I’m at the Royal Air Force Museum in Hendon for the London premiere of the animated film The War To End All Wars – The Movie. It isn’t exactly a solemn event – the auditorium is packed with excited heavy metal fans. This isn’t an ordinary film about the first world war; it’s the creation of the popular Swedish metal band Sabaton, and when founder members Pär Sundström and Joakim Brodén enter the room to introduce the film, they receive a proper rock star welcome.
Your reaction to The War To End All Wars will depend on whether you like Sabaton’s brand of metal. They paint in primary-coloured sonic brush strokes and draw on the unnerving talent for catchiness that so many Swedes seem to have. Their songs come in two basic varieties: upbeat, bouncy and thrilling, and slow and bombastic. The lyrics come in one variety only – military history. The 10 albums they have released since 1999 all follow the same formula – heavy metal, and war.
Although a Sabaton live show is a fun event, they take history very seriously – there is no doubting Sabaton’s commitment to education. The War To End All Wars, part of their “History Rocks” project, is intended to boost museums by bringing them a new audience. The Royal Air Force Museum is one of 120 in 29 countries to show the film.
My own reaction to the film was… complicated. It’s essentially a collection of stories from the first world war, a battlefield tour during which we encounter well-known and obscure individuals and events, with Sabaton providing the soundtrack.
Although I have a big soft spot for Sabaton, things do get a little uncomfortable. On Stormtroopers, for example, they tell the tale of the German soldiers whose job was to fight fast and dirty to break the deadlock in the trenches. The song is a speedy thrill-ride and the animation reflects this, ending up with the members of Sabaton dressed as Stormtroopers gleefully burning an enemy trench with flamethrowers. But the later use of the name “Stormtrooper” gives the scene an uncomfortable resonance.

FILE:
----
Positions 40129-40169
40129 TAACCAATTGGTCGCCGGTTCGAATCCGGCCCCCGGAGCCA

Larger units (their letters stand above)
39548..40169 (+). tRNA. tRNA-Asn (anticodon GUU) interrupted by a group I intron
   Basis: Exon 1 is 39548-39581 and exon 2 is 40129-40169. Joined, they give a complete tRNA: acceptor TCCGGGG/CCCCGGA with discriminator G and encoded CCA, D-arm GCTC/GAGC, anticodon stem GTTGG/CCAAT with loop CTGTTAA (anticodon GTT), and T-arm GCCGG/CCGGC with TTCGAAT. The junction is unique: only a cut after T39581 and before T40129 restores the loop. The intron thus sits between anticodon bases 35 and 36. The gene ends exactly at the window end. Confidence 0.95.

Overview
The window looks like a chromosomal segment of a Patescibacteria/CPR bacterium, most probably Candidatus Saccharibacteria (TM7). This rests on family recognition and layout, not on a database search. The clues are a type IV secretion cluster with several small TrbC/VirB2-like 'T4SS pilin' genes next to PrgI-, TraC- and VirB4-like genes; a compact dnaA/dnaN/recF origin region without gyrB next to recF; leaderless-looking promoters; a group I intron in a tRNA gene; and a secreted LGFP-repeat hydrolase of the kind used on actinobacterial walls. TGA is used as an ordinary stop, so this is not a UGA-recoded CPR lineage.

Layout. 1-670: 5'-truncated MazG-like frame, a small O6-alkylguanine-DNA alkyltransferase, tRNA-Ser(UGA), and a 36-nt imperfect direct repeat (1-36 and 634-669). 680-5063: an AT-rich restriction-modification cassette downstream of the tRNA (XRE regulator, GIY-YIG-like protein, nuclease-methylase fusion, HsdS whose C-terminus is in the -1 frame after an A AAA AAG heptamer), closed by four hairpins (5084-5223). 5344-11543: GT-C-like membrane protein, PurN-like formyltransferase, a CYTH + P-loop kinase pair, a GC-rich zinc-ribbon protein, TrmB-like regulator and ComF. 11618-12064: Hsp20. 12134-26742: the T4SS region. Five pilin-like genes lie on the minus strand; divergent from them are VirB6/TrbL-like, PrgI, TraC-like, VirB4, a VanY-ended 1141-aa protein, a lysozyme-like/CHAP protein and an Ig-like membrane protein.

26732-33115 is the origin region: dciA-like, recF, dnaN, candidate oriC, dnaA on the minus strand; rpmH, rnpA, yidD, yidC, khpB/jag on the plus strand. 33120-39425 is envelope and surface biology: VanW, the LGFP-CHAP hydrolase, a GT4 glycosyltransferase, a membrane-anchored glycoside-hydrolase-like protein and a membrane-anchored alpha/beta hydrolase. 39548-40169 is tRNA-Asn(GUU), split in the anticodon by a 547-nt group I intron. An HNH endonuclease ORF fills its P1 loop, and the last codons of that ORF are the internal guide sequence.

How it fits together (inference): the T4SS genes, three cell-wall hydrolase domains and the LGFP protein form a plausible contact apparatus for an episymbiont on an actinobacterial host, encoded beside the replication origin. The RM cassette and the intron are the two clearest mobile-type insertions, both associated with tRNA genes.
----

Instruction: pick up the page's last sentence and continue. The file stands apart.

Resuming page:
Yet the film is also moving at times. Christmas Truce is sensitively done. And Sabaton’s commitment to story-telling also highlights aspects of the war that should be better known, such as the African-American soldiers depicted in Hellfighters.
At the end of the film, a line from a soldier’s letter reads: “Please tell everyone this must be the war to end all wars”. It’s hard to know how to take that. After the film, Sundström tells me: “It’s a sad thing to see that it seems to be in our nature as humans to keep fighting and we probably will into the future. It doesn’t look like we are learning.”
He is aware that the band’s evident enjoyment of the music often coincides with very grim subject matter: “We would be lying if we said we weren’t enjoying what we are doing. Before we are history tellers, we are heavy metal fans, and this is at the heart of what we do. If we were to be actors and try to get ourselves into the mood and spirit of the songs we would probably be pretty horrible to watch – and that would be no good for anyone.”
They don’t cover recent history and politics. Though the consequences of the first world war continue to play out, it’s a relatively “safe” conflict to cover as the issues at stake do not always intersect with current culture wars.
So I couldn’t help feeling a strange sort of nostalgia when I watched The War To End All Wars; for a time when war was conducted between well-matched sides, on battlefields between trained soldiers; for a time when it was possible to empathise with the common soldier, whoever they fought for. In a time of endless fury, on battlefields and on social media, Sabaton’s take on the first world war feels bizarrely like an elegy.